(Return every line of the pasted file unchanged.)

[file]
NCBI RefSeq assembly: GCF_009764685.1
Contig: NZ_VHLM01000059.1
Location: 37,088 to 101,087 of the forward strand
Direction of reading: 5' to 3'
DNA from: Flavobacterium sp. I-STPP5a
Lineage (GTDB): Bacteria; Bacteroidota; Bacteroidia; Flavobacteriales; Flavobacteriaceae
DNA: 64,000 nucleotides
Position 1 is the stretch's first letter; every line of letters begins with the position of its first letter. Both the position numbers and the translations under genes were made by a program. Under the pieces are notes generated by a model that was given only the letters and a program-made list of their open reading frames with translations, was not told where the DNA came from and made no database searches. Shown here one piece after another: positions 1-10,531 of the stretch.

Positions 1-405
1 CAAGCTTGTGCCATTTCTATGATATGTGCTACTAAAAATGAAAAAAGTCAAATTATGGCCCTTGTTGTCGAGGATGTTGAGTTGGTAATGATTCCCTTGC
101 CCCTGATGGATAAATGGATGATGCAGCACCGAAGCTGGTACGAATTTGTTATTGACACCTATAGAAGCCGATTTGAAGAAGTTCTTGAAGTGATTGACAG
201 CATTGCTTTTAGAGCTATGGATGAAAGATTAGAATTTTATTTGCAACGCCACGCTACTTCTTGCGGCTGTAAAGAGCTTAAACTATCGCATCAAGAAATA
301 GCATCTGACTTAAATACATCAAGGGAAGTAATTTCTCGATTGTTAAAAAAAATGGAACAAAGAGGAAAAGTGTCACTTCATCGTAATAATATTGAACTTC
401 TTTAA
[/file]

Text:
NCBI RefSeq assembly: GCF_009764685.1
Contig: NZ_VHLM01000059.1
Location: 37,088 to 101,087 of the forward strand
Direction of reading: 5' to 3'
DNA from: Flavobacterium sp. I-STPP5a
Lineage (GTDB): Bacteria; Bacteroidota; Bacteroidia; Flavobacteriales; Flavobacteriaceae
DNA: 64,000 nucleotides
Position 1 is the stretch's first letter; every line of letters begins with the position of its first letter. Both the position numbers and the translations under genes were made by a program. Under the pieces are notes generated by a model that was given only the letters and a program-made list of their open reading frames with translations, was not told where the DNA came from and made no database searches. Shown here one piece after another: positions 1-10,531 of the stretch.

Positions 1-405
1 CAAGCTTGTGCCATTTCTATGATATGTGCTACTAAAAATGAAAAAAGTCAAATTATGGCCCTTGTTGTCGAGGATGTTGAGTTGGTAATGATTCCCTTGC
101 CCCTGATGGATAAATGGATGATGCAGCACCGAAGCTGGTACGAATTTGTTATTGACACCTATAGAAGCCGATTTGAAGAAGTTCTTGAAGTGATTGACAG
201 CATTGCTTTTAGAGCTATGGATGAAAGATTAGAATTTTATTTGCAACGCCACGCTACTTCTTGCGGCTGTAAAGAGCTTAAACTATCGCATCAAGAAATA
301 GCATCTGACTTAAATACATCAAGGGAAGTAATTTCTCGATTGTTAAAAAAAATGGAACAAAGAGGAAAAGTGTCACTTCATCGTAATAATATTGAACTTC
401 TTTAA